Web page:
It is a shame that the author opted to make this op-ed an advertisement for charter schools rather that a real contribution to the public discussion about integration. A more thoughtful, honest, and better-researched version of this piece could have challenged us all.

Some facts and issues that this author was obligated to note:

• The 2014 UCLA report on segregation in NYS found that charter schools are more segregated than traditional public schools.

• Relatedly, “blind” or “random” lotteries will NOT by themselves lead to integration. Such lotteries need to be regulated by pro-diversity frameworks such as set-aside admission plans. The charter schools in NYC that can be credited for their work on diversity are using such methods.

• Policymakers are not “baffled.” The DOE’s diversity-in-admissions program has applied these methods to scores of schools and programs. In District 15, screens were removed as well. The SDAG reports lay out exactly what policymakers need to do. The problem at this point is not know-how, but political will.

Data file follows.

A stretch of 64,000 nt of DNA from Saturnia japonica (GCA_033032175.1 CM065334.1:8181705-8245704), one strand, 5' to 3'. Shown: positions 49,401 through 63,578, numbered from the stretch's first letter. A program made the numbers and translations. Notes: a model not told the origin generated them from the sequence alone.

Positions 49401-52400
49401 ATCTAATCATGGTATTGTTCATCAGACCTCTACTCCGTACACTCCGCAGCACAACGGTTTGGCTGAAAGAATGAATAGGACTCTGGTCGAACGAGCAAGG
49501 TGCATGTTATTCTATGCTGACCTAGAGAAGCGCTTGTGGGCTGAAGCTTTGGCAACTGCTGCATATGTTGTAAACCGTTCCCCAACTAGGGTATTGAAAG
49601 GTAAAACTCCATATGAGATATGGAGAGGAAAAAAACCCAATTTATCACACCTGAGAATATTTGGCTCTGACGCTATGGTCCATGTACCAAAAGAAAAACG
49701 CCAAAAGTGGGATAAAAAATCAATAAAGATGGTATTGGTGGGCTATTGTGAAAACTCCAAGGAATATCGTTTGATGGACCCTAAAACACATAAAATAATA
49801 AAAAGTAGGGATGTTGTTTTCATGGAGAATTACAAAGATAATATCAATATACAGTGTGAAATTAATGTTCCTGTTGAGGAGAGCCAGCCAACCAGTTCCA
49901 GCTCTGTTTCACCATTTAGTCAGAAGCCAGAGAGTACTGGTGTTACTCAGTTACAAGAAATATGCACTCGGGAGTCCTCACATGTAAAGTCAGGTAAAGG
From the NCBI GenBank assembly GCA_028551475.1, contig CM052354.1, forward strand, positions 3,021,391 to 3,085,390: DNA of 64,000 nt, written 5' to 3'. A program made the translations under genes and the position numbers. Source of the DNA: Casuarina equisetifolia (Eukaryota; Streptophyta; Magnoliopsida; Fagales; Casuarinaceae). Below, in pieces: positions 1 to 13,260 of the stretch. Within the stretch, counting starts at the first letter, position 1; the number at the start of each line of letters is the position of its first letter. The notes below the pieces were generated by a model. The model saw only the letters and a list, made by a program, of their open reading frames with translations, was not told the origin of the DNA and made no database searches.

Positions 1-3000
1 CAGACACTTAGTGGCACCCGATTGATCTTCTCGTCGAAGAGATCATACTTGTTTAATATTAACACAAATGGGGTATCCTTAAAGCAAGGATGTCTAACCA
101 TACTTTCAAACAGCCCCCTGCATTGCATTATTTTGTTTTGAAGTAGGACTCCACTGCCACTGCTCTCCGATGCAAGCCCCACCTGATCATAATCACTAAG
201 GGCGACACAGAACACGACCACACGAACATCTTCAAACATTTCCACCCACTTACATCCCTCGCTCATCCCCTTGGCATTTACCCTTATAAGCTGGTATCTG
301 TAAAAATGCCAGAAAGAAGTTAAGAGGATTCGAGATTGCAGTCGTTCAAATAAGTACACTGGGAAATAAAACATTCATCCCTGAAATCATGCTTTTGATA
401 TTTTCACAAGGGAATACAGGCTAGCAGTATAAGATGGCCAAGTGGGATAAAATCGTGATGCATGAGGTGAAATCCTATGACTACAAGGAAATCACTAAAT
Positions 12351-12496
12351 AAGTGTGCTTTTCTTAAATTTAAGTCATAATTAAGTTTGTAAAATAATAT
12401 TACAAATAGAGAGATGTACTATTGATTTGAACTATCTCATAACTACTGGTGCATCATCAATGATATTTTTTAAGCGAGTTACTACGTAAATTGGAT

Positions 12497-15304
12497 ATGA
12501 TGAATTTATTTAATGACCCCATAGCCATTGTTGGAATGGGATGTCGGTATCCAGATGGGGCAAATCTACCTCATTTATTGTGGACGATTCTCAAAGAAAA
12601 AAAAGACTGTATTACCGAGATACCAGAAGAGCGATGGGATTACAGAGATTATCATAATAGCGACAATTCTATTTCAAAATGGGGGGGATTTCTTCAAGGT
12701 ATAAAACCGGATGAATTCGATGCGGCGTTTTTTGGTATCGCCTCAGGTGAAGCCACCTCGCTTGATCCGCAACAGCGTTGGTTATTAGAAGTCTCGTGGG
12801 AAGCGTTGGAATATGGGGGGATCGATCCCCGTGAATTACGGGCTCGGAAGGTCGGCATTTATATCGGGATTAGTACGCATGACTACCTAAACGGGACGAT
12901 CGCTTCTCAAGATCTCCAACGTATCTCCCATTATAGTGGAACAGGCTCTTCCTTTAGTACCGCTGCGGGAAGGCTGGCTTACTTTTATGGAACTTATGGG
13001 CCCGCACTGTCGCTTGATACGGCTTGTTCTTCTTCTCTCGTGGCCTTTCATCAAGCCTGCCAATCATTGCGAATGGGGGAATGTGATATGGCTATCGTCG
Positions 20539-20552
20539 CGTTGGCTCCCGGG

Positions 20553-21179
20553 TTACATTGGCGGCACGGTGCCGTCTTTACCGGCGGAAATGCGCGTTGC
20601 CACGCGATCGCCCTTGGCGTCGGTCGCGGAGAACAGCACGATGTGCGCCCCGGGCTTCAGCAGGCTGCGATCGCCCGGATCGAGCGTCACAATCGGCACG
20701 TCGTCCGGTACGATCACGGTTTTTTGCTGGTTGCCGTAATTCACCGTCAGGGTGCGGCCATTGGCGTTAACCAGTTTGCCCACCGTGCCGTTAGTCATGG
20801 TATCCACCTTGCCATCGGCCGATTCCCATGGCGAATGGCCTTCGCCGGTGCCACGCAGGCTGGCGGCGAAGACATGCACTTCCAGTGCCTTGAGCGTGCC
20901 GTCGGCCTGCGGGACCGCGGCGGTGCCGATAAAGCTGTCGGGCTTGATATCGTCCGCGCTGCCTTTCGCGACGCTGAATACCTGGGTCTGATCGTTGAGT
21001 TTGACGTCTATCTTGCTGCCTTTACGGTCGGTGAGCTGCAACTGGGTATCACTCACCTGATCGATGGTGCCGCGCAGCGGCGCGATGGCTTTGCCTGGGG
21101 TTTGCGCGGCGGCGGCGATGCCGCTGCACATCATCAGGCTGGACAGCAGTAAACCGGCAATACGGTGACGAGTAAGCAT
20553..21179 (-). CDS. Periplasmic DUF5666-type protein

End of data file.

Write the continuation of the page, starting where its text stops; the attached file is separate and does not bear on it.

• Speaking of politics, a more searching, public-minded piece might have asked why the charter community has been largely silent or hostile as policymakers adopt these kinds of admissions plans for traditional public schools. It can often feel like the reliable allies of the charter sector are in fact the most likely to rail against initiatives to remove competitive admissions and adopt pro-diversity admissions plans at traditional public schools.

Read the full article here.

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12/11/19 post on charter schools in the integration movement